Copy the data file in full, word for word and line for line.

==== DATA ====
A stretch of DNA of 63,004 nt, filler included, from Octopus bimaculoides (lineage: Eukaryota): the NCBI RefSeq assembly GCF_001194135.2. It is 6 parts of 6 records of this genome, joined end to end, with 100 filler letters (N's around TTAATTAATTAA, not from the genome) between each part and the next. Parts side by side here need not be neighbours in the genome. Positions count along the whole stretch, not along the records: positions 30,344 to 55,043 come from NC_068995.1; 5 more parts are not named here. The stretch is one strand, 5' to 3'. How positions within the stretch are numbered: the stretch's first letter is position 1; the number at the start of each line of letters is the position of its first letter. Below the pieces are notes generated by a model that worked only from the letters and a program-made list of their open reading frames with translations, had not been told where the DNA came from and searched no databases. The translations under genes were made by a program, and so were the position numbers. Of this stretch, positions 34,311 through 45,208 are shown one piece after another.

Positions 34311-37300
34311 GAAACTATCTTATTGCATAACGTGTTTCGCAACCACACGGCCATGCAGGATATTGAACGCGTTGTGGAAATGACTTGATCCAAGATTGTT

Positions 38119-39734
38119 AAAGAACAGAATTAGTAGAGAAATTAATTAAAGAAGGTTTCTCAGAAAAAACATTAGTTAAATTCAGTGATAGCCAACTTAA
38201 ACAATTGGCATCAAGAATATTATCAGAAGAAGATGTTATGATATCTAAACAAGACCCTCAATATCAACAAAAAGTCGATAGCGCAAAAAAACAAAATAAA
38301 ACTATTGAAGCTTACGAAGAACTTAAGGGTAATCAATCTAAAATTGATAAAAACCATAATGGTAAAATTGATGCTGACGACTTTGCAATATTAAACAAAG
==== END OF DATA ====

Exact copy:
A stretch of DNA of 63,004 nt, filler included, from Octopus bimaculoides (lineage: Eukaryota): the NCBI RefSeq assembly GCF_001194135.2. It is 6 parts of 6 records of this genome, joined end to end, with 100 filler letters (N's around TTAATTAATTAA, not from the genome) between each part and the next. Parts side by side here need not be neighbours in the genome. Positions count along the whole stretch, not along the records: positions 30,344 to 55,043 come from NC_068995.1; 5 more parts are not named here. The stretch is one strand, 5' to 3'. How positions within the stretch are numbered: the stretch's first letter is position 1; the number at the start of each line of letters is the position of its first letter. Below the pieces are notes generated by a model that worked only from the letters and a program-made list of their open reading frames with translations, had not been told where the DNA came from and searched no databases. The translations under genes were made by a program, and so were the position numbers. Of this stretch, positions 34,311 through 45,208 are shown one piece after another.

Positions 34311-37300
34311 GAAACTATCTTATTGCATAACGTGTTTCGCAACCACACGGCCATGCAGGATATTGAACGCGTTGTGGAAATGACTTGATCCAAGATTGTT

Positions 38119-39734
38119 AAAGAACAGAATTAGTAGAGAAATTAATTAAAGAAGGTTTCTCAGAAAAAACATTAGTTAAATTCAGTGATAGCCAACTTAA
38201 ACAATTGGCATCAAGAATATTATCAGAAGAAGATGTTATGATATCTAAACAAGACCCTCAATATCAACAAAAAGTCGATAGCGCAAAAAAACAAAATAAA
38301 ACTATTGAAGCTTACGAAGAACTTAAGGGTAATCAATCTAAAATTGATAAAAACCATAATGGTAAAATTGATGCTGACGACTTTGCAATATTAAACAAAG